Pro-Sandinista gunmen seize nine journalists



MANAGUA, Nicaragua (AP)—Leftist gunmen holding the vice president and other officials also took nine Nicaraguan journalists captive Sunday, deepening the hostage-taking stalemate with a rival political group.

In northern Nicaragua, meanwhile, Contra rebels rejected a proposal for simultaneous release of all captives. In all, about 70 people are held in Managua and the northern town of Qualili.

Militiamen loyal to the former Sandinista government hold the journalists and 20 officials, including Vice President Virgilio Godoy. In Qualili, the formerly U.S.-backed Contra guerrillas have detained 41 Sandinista lawmakers and other officials.

The two factions—on opposite sides of a guerrilla war in the 1980s—have become more militant over demands for land, money and other concessions promised after a peace accord was reached. The Contra forces also demand the removal of Sandinista officials from top government posts.

The hostage-taking, which began Thursday, has raised fears of a new civil war.

In Managua, a gunman who did not identify himself told pro-Sandinista Radio Ya that the journalists were seized for identifying the name of their commander in published and broadcast reports.

‘‘The journalists are now hostages,’‘ declared the gunman, one of about 20 heavily-armed men who raided the headquarters of the center-right National Opposition Union on Friday, seizing 34 hostages.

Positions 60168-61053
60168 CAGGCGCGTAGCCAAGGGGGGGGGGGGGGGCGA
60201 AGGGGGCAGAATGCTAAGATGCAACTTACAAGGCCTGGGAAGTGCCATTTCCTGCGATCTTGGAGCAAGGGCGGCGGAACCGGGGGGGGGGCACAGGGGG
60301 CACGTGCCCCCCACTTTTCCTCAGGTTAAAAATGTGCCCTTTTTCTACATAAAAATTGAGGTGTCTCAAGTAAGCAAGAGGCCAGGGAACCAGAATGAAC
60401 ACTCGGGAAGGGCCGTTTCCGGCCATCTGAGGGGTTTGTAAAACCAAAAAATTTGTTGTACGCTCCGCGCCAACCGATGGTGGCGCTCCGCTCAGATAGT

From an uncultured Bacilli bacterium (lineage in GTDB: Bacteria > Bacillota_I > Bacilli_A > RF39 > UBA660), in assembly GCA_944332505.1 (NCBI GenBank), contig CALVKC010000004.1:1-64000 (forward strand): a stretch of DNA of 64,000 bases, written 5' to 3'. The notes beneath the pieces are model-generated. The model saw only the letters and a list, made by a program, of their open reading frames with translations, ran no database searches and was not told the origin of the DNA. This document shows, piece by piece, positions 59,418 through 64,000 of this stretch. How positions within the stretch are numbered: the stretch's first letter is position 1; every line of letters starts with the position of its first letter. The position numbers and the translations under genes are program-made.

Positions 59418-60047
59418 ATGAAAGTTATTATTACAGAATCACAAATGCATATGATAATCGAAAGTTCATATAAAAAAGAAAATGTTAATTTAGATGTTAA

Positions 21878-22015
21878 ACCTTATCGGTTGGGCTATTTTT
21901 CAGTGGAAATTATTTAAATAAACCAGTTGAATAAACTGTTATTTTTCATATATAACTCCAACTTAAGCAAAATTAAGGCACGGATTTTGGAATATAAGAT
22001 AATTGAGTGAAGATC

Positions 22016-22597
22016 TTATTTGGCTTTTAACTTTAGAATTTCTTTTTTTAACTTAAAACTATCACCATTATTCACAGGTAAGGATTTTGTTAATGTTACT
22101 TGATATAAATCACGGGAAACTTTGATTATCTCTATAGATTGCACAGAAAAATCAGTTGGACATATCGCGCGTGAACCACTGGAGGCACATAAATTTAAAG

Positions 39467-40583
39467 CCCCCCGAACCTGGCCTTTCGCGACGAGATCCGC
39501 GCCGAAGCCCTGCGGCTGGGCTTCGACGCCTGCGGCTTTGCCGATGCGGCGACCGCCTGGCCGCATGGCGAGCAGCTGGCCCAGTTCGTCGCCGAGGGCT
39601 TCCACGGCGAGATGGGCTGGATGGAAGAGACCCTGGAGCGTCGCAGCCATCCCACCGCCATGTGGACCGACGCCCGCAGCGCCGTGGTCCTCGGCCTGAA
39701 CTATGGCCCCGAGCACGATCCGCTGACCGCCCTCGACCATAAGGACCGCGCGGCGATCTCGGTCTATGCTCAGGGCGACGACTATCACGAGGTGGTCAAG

The journalists—all from Nicaraguan news outlets—had been inside the house for hours and a group of other reporters were suddenly expelled from the front porch Sunday morning.

On Saturday, the pro-Sandinista rebels freed 14 of their hostages, including two ailing politicians.

The gunman also said the commando on Sunday had expelled a monitor of the national Human Rights Commission, Ignacio Diaz Brenes, saying he had ‘‘acted as a spy’‘ for authorities. The gunman did not elaborate.

Hundreds of heavily armed police sealed off the area, placing huge steel barricades on streets and metal spikes on the roads.

In Qualili, about 175 miles north of Managua, mediators arrived for talks with Contra rebels, carrying a proposal for the immediate release of all hostages on both sides that would allow the abductors to go unpunished.

But Contra leaders issued a statement, read on Radio Ya, saying Jose Angel ‘‘The Jackal’‘ Talavera and his 400 rearmed Contras have ‘‘refused to meet with the commission sent by the government.’‘

The government issued no immediate response.

The government’s proposal, announced Saturday, was endorsed by President Violeta Chamorro, conservative opposition leaders and Sandinistas led by former President Daniel Ortega.

The standoff began Thursday when the Contras seized Sandinista lawmakers and other officials in Qualili. On Friday, more hostages were taken, and the group is now believed to hold 41 captives.

The Contras have demanded the removal from top government posts of leftist Sandinista officials. Sandinistas retained key positions despite their electoral defeat by Chamorro’s center-right coalition in 1990.

Chamorro’s economic program, including massive cuts in public spending, made inflation drop from 33,000 percent in 1990 to 3.5 percent last year. Unemployment in the past three years has soared to 60 percent.

An estimated 1,400 former rightist Contras and some demobilized Sandinistas have rearmed in recent months. At least 50 people were killed last month in a rebellion in Esteli, about 60 miles north of Managua.